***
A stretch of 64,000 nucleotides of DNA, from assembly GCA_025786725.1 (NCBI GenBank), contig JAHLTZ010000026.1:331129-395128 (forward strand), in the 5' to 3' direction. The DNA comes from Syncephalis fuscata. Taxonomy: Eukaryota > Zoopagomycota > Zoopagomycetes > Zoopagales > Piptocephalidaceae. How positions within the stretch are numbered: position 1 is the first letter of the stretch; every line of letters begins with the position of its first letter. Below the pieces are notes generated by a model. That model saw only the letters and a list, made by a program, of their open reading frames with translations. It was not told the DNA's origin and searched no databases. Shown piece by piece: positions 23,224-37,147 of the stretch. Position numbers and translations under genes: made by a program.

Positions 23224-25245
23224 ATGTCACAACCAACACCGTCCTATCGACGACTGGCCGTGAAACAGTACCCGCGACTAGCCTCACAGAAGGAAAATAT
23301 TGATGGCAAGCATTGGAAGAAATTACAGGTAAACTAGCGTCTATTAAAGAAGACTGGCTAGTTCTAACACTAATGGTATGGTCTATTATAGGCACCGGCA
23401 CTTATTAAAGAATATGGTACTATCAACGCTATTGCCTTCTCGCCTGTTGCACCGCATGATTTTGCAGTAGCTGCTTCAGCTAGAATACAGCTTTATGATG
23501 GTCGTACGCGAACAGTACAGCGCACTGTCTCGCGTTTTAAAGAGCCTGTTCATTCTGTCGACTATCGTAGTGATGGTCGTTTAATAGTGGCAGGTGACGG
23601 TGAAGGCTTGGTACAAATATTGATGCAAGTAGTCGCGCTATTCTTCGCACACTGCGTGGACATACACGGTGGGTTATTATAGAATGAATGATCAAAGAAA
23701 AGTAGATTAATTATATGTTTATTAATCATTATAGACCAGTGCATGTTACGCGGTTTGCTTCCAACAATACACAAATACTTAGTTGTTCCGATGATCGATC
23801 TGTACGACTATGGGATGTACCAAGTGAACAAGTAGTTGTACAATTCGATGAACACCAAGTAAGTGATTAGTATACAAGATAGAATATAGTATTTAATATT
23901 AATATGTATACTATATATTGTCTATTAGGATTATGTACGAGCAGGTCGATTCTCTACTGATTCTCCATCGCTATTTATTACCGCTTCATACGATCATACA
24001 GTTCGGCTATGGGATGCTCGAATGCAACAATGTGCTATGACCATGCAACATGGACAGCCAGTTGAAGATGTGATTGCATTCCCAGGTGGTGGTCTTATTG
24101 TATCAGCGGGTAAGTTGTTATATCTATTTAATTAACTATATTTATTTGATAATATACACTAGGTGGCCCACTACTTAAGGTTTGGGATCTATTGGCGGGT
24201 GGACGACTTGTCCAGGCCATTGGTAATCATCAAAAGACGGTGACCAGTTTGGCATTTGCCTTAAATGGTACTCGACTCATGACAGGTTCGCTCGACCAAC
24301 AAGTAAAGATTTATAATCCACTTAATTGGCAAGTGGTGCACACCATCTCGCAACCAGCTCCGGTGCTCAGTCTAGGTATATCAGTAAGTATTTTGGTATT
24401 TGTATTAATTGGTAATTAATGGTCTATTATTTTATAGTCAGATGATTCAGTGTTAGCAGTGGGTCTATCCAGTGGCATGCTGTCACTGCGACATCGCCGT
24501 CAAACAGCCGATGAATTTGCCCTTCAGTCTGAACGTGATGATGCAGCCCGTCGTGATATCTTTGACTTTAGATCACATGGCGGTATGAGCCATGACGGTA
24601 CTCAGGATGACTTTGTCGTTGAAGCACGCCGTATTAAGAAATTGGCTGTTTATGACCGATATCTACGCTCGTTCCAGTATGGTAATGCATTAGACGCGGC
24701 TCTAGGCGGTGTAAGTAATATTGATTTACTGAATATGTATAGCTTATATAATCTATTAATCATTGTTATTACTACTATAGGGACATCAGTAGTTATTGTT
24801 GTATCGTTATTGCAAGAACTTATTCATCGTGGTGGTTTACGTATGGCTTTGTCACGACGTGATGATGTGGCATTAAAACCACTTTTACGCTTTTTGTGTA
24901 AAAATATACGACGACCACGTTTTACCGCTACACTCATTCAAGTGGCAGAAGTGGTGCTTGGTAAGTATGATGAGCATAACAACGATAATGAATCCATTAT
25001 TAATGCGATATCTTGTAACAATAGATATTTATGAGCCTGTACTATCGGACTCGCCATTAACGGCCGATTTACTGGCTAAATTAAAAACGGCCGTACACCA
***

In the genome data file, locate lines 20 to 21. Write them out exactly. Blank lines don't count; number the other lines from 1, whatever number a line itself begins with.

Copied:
24901 AAAATATACGACGACCACGTTTTACCGCTACACTCATTCAAGTGGCAGAAGTGGTGCTTGGTAAGTATGATGAGCATAACAACGATAATGAATCCATTAT
25001 TAATGCGATATCTTGTAACAATAGATATTTATGAGCCTGTACTATCGGACTCGCCATTAACGGCCGATTTACTGGCTAAATTAAAAACGGCCGTACACCA